Use of Humanized Rat Basophilic Leukemia Reporter Cell Lines as a Diagnostic Tool for Detection of Allergen-Specific IgE in Allergic Patients: Time for a Reappraisal?

  • Franco H. Falcone
  • Marcos J. C. Alcocer
  • Yoshimi Okamoto-Uchida
  • Ryosuke Nakamura
Allergens (RK Bush and JA Woodfolk, Section Editors)
Part of the following topical collections:
  1. Topical Collection on Allergens

Abstract

The interaction between allergens and specific IgE is at the heart of the allergic response and as such lies at the center of techniques used for diagnosis of allergic sensitization. Although serological tests are available, in vivo tests such as double-blind placebo-controlled food challenges (DBPCFC) and skin prick test (SPT) associated to the patients’ clinical history are still the main guides to clinicians in many practices around the world. More recently, complex protein arrays and basophil activation tests, requiring only small amounts of whole blood, have been developed and refined, but are yet to enter clinical practice. Similarly, the use of rat basophilic leukemia (RBL) cell lines for detection of allergen-specific IgE has been made possible by stable transfection of the human FcεRI α chain into this cell line more than 20 years ago, but has not found widespread acceptance among clinicians. Here, we review the perceived limitations of diagnostic applications of humanized RBL systems. Furthermore, we illustrate how the introduction of reporter genes into humanized RBL cells is able to overcome most of these limitations, and has the potential to become a new powerful tool to complement the armamentarium of allergists. A demonstration of the usefulness of humanized RBL reporter systems for elucidation of complex IgE sensitization patterns against wheat proteins and a section on the use of fluorescence-based reporter systems in combination with allergen arrays close the review.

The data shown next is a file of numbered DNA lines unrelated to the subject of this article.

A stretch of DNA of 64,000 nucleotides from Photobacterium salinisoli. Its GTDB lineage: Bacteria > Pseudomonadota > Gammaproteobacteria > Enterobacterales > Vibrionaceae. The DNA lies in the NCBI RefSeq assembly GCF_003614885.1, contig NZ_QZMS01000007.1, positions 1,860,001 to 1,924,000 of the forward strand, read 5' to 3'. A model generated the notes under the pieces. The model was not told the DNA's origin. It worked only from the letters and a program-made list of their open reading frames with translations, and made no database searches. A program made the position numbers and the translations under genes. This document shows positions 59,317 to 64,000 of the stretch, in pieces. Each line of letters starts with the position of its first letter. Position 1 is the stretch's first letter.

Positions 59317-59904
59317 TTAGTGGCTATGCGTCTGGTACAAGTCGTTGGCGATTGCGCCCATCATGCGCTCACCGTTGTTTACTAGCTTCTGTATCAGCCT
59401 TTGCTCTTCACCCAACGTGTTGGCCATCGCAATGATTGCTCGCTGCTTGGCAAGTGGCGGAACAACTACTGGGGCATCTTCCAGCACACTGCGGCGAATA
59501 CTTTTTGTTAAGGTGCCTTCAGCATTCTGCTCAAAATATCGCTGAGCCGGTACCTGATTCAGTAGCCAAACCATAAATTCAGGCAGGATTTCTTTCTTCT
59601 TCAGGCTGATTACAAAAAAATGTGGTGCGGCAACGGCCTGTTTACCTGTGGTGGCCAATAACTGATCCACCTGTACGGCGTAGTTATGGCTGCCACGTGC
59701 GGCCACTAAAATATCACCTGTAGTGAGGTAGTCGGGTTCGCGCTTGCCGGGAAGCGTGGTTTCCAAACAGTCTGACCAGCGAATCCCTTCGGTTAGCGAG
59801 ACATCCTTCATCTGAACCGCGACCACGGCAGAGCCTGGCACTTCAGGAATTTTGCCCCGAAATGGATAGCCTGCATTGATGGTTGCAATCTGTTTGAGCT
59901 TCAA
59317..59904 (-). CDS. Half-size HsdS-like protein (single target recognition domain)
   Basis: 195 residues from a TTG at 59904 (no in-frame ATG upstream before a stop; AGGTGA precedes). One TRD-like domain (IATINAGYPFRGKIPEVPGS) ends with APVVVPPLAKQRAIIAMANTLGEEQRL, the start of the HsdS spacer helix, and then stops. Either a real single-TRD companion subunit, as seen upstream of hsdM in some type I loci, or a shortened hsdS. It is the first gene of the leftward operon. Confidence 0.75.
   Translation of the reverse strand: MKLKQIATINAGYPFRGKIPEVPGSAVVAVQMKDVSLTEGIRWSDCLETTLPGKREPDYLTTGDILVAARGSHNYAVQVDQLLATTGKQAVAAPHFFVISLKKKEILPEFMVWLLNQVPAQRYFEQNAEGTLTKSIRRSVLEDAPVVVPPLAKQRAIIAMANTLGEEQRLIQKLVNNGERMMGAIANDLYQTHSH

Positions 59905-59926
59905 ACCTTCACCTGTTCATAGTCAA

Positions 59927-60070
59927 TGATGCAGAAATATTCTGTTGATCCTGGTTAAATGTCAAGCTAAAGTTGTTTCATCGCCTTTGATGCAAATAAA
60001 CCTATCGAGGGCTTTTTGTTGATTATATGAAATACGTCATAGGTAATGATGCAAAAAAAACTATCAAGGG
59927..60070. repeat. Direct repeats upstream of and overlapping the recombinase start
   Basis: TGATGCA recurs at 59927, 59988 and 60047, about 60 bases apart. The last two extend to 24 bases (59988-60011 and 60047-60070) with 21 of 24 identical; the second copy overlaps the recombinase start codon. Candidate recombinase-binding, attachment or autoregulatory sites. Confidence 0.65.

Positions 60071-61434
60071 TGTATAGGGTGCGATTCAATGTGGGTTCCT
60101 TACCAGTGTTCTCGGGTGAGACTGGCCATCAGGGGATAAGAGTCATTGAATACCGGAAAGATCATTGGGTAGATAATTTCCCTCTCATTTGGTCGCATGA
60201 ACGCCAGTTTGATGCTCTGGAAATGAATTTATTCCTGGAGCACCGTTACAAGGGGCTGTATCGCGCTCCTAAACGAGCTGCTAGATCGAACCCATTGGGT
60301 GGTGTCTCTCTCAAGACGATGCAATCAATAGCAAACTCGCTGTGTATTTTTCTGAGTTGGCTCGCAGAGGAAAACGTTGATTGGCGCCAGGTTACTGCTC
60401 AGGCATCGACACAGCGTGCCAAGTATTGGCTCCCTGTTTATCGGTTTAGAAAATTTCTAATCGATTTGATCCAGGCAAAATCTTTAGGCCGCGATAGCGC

Keywords

RBL RS-ATL8 NFAT-DsRed IgE Allergic sensitization Allergy diagnosis 

Notes

Compliance with Ethics Guidelines

Conflict of Interest

Drs. Falcone, Alcocer, Okamoto-Uchida, and Nakamura declare no conflicts of interest.

Human and Animal Rights and Informed Consent

This article does not contain any studies with human or animal subjects performed by any of the authors.

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Copyright information

© Springer Science+Business Media New York 2015

Authors and Affiliations

  • Franco H. Falcone
    • 1
  • Marcos J. C. Alcocer
    • 2
  • Yoshimi Okamoto-Uchida
    • 3
  • Ryosuke Nakamura
    • 3
  1. 1.Division of Molecular and Cellular Science, School of PharmacyUniversity of NottinghamNottinghamUK
  2. 2.Nutritional Sciences, School of BiosciencesUniversity of NottinghamNottinghamUK
  3. 3.National Institute of Health SciencesTokyoJapan

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